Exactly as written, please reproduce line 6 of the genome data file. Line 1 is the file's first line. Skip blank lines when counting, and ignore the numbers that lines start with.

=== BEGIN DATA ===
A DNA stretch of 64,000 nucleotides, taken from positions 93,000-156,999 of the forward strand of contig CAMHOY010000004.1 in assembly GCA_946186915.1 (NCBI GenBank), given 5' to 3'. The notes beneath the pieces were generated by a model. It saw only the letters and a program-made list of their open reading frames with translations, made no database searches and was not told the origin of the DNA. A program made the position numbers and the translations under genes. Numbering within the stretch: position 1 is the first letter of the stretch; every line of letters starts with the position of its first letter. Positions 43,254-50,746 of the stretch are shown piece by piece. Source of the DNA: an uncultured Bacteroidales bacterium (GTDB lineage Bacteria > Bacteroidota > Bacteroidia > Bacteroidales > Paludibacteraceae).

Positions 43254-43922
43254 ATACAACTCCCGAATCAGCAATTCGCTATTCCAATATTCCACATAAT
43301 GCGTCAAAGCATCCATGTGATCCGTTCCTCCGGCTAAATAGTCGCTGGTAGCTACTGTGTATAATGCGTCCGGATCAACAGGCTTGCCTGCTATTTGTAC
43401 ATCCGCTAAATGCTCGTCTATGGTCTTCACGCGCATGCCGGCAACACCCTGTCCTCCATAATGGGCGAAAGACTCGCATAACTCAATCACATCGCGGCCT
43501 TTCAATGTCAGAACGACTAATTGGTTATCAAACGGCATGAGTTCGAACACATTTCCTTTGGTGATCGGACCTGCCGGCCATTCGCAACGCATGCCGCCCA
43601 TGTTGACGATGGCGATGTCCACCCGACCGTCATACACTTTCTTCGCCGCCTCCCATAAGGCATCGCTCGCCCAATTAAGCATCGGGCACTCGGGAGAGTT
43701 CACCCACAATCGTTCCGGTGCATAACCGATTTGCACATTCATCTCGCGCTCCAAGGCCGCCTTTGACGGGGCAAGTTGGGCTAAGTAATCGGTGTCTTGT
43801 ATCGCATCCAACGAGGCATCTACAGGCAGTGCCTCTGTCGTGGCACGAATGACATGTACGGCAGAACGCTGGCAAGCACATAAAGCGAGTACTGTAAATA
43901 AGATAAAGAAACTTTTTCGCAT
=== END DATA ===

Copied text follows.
43501 TTCAATGTCAGAACGACTAATTGGTTATCAAACGGCATGAGTTCGAACACATTTCCTTTGGTGATCGGACCTGCCGGCCATTCGCAACGCATGCCGCCCA